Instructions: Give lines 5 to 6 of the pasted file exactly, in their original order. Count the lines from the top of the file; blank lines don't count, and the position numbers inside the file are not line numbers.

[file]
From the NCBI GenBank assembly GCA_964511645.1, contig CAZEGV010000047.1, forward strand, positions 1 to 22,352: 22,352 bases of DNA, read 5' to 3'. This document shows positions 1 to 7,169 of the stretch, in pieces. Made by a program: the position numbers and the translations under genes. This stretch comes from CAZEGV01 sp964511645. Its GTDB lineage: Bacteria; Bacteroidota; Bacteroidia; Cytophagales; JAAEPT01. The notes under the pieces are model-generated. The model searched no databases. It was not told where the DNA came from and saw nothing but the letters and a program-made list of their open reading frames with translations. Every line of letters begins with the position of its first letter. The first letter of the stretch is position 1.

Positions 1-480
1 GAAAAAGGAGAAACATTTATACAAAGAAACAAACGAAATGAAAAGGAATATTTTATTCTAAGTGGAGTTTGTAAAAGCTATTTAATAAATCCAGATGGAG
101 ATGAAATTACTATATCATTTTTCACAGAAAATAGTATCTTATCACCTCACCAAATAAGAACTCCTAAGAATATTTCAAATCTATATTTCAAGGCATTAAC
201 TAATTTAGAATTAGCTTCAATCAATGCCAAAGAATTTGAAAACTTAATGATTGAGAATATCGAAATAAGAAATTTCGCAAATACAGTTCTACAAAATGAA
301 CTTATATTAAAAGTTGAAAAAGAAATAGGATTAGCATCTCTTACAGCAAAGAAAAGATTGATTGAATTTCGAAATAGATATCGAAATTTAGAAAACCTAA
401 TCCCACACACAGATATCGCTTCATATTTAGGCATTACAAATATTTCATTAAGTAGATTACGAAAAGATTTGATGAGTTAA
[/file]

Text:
201 TAATTTAGAATTAGCTTCAATCAATGCCAAAGAATTTGAAAACTTAATGATTGAGAATATCGAAATAAGAAATTTCGCAAATACAGTTCTACAAAATGAA
301 CTTATATTAAAAGTTGAAAAAGAAATAGGATTAGCATCTCTTACAGCAAAGAAAAGATTGATTGAATTTCGAAATAGATATCGAAATTTAGAAAACCTAA